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From Wikipedia, the free encyclopedia

The walled gates of Acrocorinth, as rebuilt by the Venetians.
The walled gates of Acrocorinth, as rebuilt by the Venetians.
Acrocorinth, looking north towards the Gulf of Corinth.
Acrocorinth, looking north towards the Gulf of Corinth.

Acrocorinth (Greek: Ακροκόρινθος), "Upper Corinth", the acropolis of ancient Corinth, is a monolithic rock overseeing the ancient city of Corinth, Greece. In the estimation of George Forrest, “It is the most impressive of the acropoleis of mainland Greece.[1]

With its secure water supply, Acrocorinth's fortress was repeatedly used as a last line of defense in southern Greece because it commanded the Isthmus of Corinth, repelling foes from entry by land into the Peloponnese peninsula.


The Acrocorinth was continuously occupied from archaic times to the early 19th century. Along with Demetrias and Chalcis, the Acrocorinth during the Hellenistic period formed one of the so-called “Fetters of Greece” – three fortresses garrisoned by the Macedonians to secure their control of the Greek city-states.

The city's archaic acropolis was already an easily defensible position due to its geomorphology; it was further heavily fortified during the Byzantine Empire as it became the seat of the strategos of the thema of Hellas and later of the Peloponnese. It was defended against the Crusaders for three years by Leo Sgouros. Afterwards it became a fortress of the Frankish Principality of Achaea, the Venetians, and the Ottoman Turks.[clarification needed]

Three circuit walls formed the man-made defense of the hill. The highest peak on the site was home to a temple to Aphrodite. The temple was converted to a church, which in turn was converted to a mosque.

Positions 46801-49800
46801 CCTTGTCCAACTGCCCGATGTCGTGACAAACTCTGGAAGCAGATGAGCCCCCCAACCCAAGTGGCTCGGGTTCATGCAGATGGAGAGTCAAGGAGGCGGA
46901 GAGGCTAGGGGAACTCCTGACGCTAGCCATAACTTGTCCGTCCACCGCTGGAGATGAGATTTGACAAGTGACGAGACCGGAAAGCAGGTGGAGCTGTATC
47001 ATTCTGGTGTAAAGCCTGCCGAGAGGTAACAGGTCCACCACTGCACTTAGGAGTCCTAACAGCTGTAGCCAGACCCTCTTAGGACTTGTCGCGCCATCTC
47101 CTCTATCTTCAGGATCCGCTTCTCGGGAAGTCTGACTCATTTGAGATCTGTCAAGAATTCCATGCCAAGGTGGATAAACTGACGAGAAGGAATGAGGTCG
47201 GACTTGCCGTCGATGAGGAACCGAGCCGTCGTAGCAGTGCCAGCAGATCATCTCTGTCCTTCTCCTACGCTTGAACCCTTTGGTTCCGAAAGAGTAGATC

The American School's Corinth Excavations began excavations on the Acrocorinth in 1929. Currently, it is one of the most important medieval castle sites of Greece.

Myths and legends

In a Corinthian myth related in the 2nd century CE to Pausanias, Briareus, one of the Hecatonchires, was the arbitrator in a dispute between Poseidon and Helios, between the sea and the sun: His verdict was that the Isthmus of Corinth belonged to Poseidon and the acropolis of Corinth (Acrocorinth) to Helios.[2]

The Upper Pirene spring is located within the encircling walls. "The spring, which is behind the temple, they say was the gift of Asopus to Sisyphus. The latter knew, so runs the legend, that Zeus had ravished Aegina, the daughter of Asopus, but refused to give information to the seeker before he had a spring given him on the Acrocorinthus."[3]



  1. ^ Forrest, George (1988). Boardman, John; Griffin, Jasper; Murray, Oswyn (eds.). Greece and the Hellenistic World. Oxford History of the Classical World. I. Oxford University Press. p. 31.
  2. ^ Pausanias. Description of Greece. 2.1.6, 2.4.7.
  3. ^ Pausanias. Description of Greece. 2.5.1.

External links

This page was last edited on 7 May 2020, at 17:15
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